# Introduction to R Programming | R Programming Jump Start

**Learning Objectives**

This course provides indoctrination in the practical use of the umbrella of technologies that are on the leading edge of data science development focused on R and related tools. Working in a hands-on learning environment, led by our expert practitioner, students will learn R and its ecosystem, and where it’s a better a tool than Excel.

This course is approximately **50% hands-on**, combining expert lecture, real-world demonstrations and group discussions with machine-based practical labs and exercises. Our engaging instructors and mentors are highly experienced practitioners who bring years of current "on-the-job" experience into every classroom. Working in a hands-on learning environment, guided by our expert team, attendees will learn about and explore:

- R Language and Mathematics
- How to work with R Vectors
- How to read and write data from files, and how to categorize data in factors
- How to work with Dates and perform Date math
- How to work with multiple dimensions and DataFrame essentials
- Essential Data Science and how to use R with it
- Visualization in R
- How R can be used in Spark (Optional / Overview)

**Audience & Pre-Requisites**

Attendees for this course should have prior practical hands-on experience with another programming language. Prior exposure to working with statistics and probability, as well as hands-on working knowledge of Excel would also be helpful but is not required. We will collaborate with you to design the best solution to ensure your needs are met, whether we customize the material, or devise a different educational path to help your team best prepare for this training.

- Getting Started with R

- Making R more friendly, R and available GUIs
- The R environment
- Related software and documentation
- R and statistics
- Using R interactively
- An introductory session
- Getting help with functions and features
- R commands, case sensitivity, etc.
- Recall and correction of previous commands
- Executing commands from or diverting output to a file
- Data permanency and removing objects

- Simple manipulations; numbers and vectors

- Vectors and assignment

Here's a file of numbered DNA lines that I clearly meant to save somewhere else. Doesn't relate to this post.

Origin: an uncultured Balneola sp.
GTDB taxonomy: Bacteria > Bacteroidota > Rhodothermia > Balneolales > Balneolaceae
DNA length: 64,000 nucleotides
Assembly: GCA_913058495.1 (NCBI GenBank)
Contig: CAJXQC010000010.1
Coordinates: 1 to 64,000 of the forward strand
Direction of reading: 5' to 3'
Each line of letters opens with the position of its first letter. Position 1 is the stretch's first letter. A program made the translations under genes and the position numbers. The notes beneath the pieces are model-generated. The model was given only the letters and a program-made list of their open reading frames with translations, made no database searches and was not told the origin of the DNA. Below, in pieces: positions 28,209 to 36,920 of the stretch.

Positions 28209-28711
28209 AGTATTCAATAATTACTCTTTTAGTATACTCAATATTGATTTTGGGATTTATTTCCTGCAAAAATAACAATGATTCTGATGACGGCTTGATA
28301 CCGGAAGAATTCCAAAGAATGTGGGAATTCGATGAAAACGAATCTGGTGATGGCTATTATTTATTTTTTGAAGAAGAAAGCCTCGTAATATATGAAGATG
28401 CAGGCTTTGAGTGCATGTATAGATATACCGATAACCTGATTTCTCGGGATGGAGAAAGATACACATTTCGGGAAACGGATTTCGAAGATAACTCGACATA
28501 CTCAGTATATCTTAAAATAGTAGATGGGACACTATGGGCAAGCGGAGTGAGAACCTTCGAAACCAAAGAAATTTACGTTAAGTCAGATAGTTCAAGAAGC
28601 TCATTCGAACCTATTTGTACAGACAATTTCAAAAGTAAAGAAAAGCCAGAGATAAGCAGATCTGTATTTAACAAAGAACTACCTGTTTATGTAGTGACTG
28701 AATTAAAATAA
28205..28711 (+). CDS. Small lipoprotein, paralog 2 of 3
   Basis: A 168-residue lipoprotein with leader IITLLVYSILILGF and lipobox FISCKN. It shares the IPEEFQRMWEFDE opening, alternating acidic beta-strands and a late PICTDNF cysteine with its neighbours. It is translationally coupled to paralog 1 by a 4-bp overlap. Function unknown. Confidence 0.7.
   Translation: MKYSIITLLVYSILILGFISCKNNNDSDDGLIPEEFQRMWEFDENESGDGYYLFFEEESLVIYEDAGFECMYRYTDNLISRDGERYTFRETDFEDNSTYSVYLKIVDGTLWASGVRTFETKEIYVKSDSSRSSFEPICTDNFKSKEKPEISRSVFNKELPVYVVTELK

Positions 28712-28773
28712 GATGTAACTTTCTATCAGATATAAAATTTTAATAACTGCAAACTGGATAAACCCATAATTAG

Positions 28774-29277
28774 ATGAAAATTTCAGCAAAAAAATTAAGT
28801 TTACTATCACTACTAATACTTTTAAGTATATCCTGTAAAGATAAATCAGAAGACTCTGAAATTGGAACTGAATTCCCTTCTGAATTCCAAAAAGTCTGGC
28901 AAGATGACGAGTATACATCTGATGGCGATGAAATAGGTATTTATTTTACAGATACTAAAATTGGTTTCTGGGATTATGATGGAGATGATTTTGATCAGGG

- Vector arithmetic
- Generating regular sequences
- Logical vectors
- Missing values
- Character vectors
- Index vectors; selecting and modifying subsets of a data set

- Objects, their modes and attributes

- Intrinsic attributes: mode and length
- Changing the length of an object
- Getting and setting attributes
- The class of an object

- Ordered and unordered factors

- A specific example
- The function tapply() and ragged arrays
- Ordered factors

- Arrays and matrices

- Arrays
- Array indexing. Subsections of an array
- Index matrices
- The array() function
- Mixed vector and array arithmetic. The recycling rule
- The outer product of two arrays
- Generalized transpose of an array
- Matrix facilities
- Matrix multiplication
- Linear equations and inversion
- Eigenvalues and eigenvectors
- Singular value decomposition and determinants
- Least squares fitting and the QR decomposition
- Forming partitioned matrices, cbind() and rbind()
- The concatenation function, (), with arrays
- Frequency tables from factors

- Lists and data frames

- Lists
- Constructing and modifying lists
- Concatenating lists
- Data frames
- Making data frames
- attach() and detach()
- Working with data frames
- Attaching arbitrary lists
- Managing the search path

- Reading data from files

- The read.table()function
- The scan() function
- Accessing builtin datasets
- Loading data from other R packages
- Editing data

- Probability distributions

- R as a set of statistical tables
- Examining the distribution of a set of data
- One- and two-sample tests

- Grouping, loops and conditional execution

- Grouped expressions
- Control statements
- Conditional execution: if statements
- Repetitive execution: for loops, repeat and while

- Writing your own functions

- Simple examples
- Defining new binary operators
- Named arguments and defaults
- The '...' argument
- Assignments within functions
- More advanced examples
- Efficiency factors in block designs
- Dropping all names in a printed array
- Recursive numerical integration
- Scope
- Customizing the environment
- Classes, generic functions and object orientation

- Statistical models in R

- Defining statistical models; formulae
- Contrasts
- Linear models
- Generic functions for extracting model information
- Analysis of variance and model comparison
- ANOVA tables
- Updating fitted models
- Generalized linear models
- Nonlinear least squares and maximum likelihood models
- Least squares
- Maximum likelihood
- Some non-standard models

- Graphical procedures

- High-level plotting commands
- The plot() function
- Displaying multivariate data
- Display graphics
- Arguments to high-level plotting functions
- Low-level plotting commands
- Mathematical annotation
- Hershey vector fonts
- Interacting with graphics
- Using graphics parameters
- Permanent changes: The par() function
- Temporary changes: Arguments to graphics functions
- Graphics parameters list
- Graphical elements
- Axes and tick marks
- Figure margins
- Multiple figure environment
- Device drivers
- PostScript diagrams for typeset documents
- Multiple graphics devices
- Dynamic graphics

- Packages

- Standard packages
- Contributed packages and CRAN
- Namespaces

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